The buzz started as soon as the D3100 and D7000 were announced. This generation of APS-C sensors would pull off the miracle of equivalence with the last generation of FX sensors. The D700 would be equaled by a mere DX camera! Of course, that was wishful thinking for those who thought they would get D700 performance on the cheap.
And the results are in … this new generation of sensors is lovely … the results at high ISO are very useful in small to medium prints. A great 8x10 is easily achievable at 3200 ISO in my opinion … and for some subjects, 6400 ISO should be possible too.
But equivalence in detail retention under difficult lighting is not in the cards.
As has become my habit, I will again demonstrate my point with the excellent images from http://imaging-resource.com, a site that has managed to keep excellent consistency in the ISO series with the mannequin, the only series that really interests me. I consider all of these cameras to be stunning at base ISO, so if you cannot make a great print at base ISO from any of these cameras, then look to your technique and skills. But at high ISO, things get pretty hairy and the camera and sensor make a lot of difference.
All images used here are copyright © 2009-2010 http://imaging-resource.com … click on each image to see the large version.
Unfortunately, the D700 mannequin shots appear only in jpeg, while the other two have NEF files, so the D700 would be at a bit of a disadvantage if I proceeded along those lines. Still, the FX sensor should be able to hold its own even with that disadvantage. And in fact, I pile another disadvantage on it by upsizing the D3100 and the D700 to match the size of the F7000. So all crops are 16mp.
So let’s look at 800px images from the three cameras first at 3200 ISO.
My analysis is that the D700 already shows a lead in detail retention. The other two are perfectly usable, and kudos to Nikon for that, but the hair has more texture in the D700 shot and the red flowers actually have detail. This, of course, could come from having better picture controls fro the D700 in ACR. But while the subtlety of FX tones are not lost on this comparison, the differences are fairly small at web sizes and score a near-tie for DX. These cameras are already both winners in my book.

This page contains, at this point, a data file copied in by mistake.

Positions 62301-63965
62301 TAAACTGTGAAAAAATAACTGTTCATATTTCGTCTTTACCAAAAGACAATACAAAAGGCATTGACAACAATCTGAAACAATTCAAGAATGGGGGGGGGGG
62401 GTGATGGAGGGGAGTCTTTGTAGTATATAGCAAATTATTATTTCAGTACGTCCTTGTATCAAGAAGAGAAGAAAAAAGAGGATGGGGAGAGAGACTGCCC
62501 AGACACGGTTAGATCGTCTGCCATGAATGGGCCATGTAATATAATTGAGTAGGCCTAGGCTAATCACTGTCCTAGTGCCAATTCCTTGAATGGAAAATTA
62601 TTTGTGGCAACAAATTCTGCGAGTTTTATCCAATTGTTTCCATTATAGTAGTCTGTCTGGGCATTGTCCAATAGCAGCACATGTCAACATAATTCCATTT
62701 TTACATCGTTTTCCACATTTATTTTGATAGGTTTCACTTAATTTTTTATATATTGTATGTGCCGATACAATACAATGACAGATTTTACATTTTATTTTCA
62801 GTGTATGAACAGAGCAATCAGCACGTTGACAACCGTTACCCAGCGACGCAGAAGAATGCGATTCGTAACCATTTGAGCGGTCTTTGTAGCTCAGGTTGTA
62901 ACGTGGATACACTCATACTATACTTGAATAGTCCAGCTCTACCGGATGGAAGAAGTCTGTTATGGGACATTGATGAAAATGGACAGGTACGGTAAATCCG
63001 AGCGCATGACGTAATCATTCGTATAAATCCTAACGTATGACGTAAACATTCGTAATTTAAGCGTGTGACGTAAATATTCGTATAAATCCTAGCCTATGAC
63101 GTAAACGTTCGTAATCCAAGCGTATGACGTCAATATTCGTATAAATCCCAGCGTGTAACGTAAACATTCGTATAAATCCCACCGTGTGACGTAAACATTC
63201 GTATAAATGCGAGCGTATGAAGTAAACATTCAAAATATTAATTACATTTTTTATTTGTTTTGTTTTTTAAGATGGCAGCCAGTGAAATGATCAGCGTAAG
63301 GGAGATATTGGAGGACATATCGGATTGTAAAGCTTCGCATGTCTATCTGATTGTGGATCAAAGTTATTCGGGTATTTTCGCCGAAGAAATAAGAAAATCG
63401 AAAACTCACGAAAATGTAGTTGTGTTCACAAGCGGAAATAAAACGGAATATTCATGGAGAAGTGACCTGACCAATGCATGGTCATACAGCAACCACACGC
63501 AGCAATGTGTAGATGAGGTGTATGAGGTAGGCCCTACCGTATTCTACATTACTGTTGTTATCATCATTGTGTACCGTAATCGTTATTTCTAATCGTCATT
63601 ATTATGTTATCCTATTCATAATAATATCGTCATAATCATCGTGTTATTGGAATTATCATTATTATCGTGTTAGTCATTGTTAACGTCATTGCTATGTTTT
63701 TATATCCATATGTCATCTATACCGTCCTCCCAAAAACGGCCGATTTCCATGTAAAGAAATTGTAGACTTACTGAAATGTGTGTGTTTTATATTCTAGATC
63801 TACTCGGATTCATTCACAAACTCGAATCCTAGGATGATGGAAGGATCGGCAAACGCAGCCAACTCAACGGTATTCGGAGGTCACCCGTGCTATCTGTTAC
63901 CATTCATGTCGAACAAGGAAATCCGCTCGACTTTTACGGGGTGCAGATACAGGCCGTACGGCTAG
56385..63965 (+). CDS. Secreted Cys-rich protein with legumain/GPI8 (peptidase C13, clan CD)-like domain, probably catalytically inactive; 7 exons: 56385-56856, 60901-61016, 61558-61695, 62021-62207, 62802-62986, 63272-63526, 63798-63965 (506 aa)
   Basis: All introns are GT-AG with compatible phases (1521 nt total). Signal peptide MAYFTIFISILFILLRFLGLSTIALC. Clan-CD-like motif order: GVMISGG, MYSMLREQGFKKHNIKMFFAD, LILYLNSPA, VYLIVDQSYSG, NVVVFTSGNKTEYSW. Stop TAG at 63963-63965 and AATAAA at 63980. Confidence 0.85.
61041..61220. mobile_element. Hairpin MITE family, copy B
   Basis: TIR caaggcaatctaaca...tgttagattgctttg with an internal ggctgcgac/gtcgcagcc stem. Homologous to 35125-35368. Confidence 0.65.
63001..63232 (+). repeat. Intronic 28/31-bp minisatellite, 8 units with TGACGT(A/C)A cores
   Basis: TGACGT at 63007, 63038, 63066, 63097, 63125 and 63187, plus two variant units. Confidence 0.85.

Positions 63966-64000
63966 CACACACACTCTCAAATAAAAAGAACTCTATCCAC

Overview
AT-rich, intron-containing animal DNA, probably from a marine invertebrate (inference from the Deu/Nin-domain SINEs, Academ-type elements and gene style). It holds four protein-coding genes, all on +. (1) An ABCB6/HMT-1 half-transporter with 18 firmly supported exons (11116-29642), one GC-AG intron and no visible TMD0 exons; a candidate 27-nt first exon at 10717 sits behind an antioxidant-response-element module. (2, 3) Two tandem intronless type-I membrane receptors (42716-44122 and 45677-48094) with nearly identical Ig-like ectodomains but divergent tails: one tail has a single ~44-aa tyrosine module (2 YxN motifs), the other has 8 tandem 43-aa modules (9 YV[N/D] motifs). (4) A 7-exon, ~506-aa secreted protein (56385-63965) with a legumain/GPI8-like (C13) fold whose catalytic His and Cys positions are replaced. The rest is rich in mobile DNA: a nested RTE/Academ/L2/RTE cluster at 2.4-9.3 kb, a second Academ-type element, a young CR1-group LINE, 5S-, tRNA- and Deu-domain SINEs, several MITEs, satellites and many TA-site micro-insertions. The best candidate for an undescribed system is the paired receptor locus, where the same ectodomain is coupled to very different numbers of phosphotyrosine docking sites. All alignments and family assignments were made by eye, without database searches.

Let’s skip 6400 and jump straight to 12800 for this full image comparisons, as I don’t want to fill the article with images when the crops are coming for all three ISOs.
Here, the differences are starting to really pile up. The hair detail is dramatically different, as the D700 retains a lot of texture while the others necessarily clump the hair into an almost helmet-like mass when enough noise reduction is applied to control the luminance noise, which is really severe. Note, however, that the luminance noise is still fairly fine-grained and the chroma noise is almost non-existent, so this generation of sensors is definitely better than the last generation at extreme ISOs. This bodes *very* well for the D400 when it arrives …
A second major difference is the appearance in the DX shots of a blur cast in the shadows and on the red flowers. There is a prominent color shift there, which is a classic effect when the pixels start to get really tiny. I see it all the time on small sensors, and obviously DX sensors are not completely immune at extreme ISOs. I am sure extra processing could handle it somewhat, but once this sort of thing sets in, the jig is up …
So … pretty obvious victory for the D700. In fact, looking at the crops, the D700 looks to be between 1 and 2 stops ahead when you factor in detail and noise, which is right where it should be given the laws of physics and all …
And now the crops to make it all so very clear.
TANSTAAFL … There ain’t no such thing as a free lunch :-)
Update: Wow … this dog continues to hunt :-) … so I thought I’d do a second set of crops at 3200 ISO, showing different parts of the frame. I processed thought ACR only, and only for white balance, noise and detail. I downsized the APS-C cams to match the D700, the opposite of the method last time. No matter which way I go, the advantage rests with the larger images, in this case the two APS-C cams.
Remember to click through to see the really huge version. And remember to click on that to get full size once in your browser.
My analysis of the crops left to right:
- D700 easily wins on the hair crop. The APS-C cams are good, but the D700 shows a real difference in actual hair detail over the clumping of the others.Skin texture is also better and I prefer how the D700 handled the red channel, the image is warmer.
- The D3100 breaks down a tad on the stem where it joins the flower. The edges are suffering from artifacts. Still pretty good in the rest of the crop. The D7000 looks just fine, but I still prefer the more open shadows on the D700 shot.
- The D7000 loses the fine detail on the label, but retains it on the cork. The D3100 loses even the cork’s fine details. The D700 is the clear detail winner.
- This one is tricky as there are depth of field and focus point differences here that I cannot account for. What I can say is that the D7000 wins in an absolute sense (notwithstanding the unknown reasons behind the sharpness differences) and that the D7000 shows how well it holds detail in shadows (stitching in the collar’s shadow.) So this is at least a tie between the D700 and D7000.
Even after this update, my bottom line is that the APS-C cameras are improving and are certainly viable low light shooters, but that the universe continues to unfold as it should in that the full frame sensor continues to pull much better detail at higher ISOs.
But the really good news is that the next generation of full frame sensors look extremely promising … I think we’ll be seeing D3s-like performance in all the new cams, assuming Nikon will stop at a reasonable pixel count for the D700 replacement (16mp is just right in my opinion.)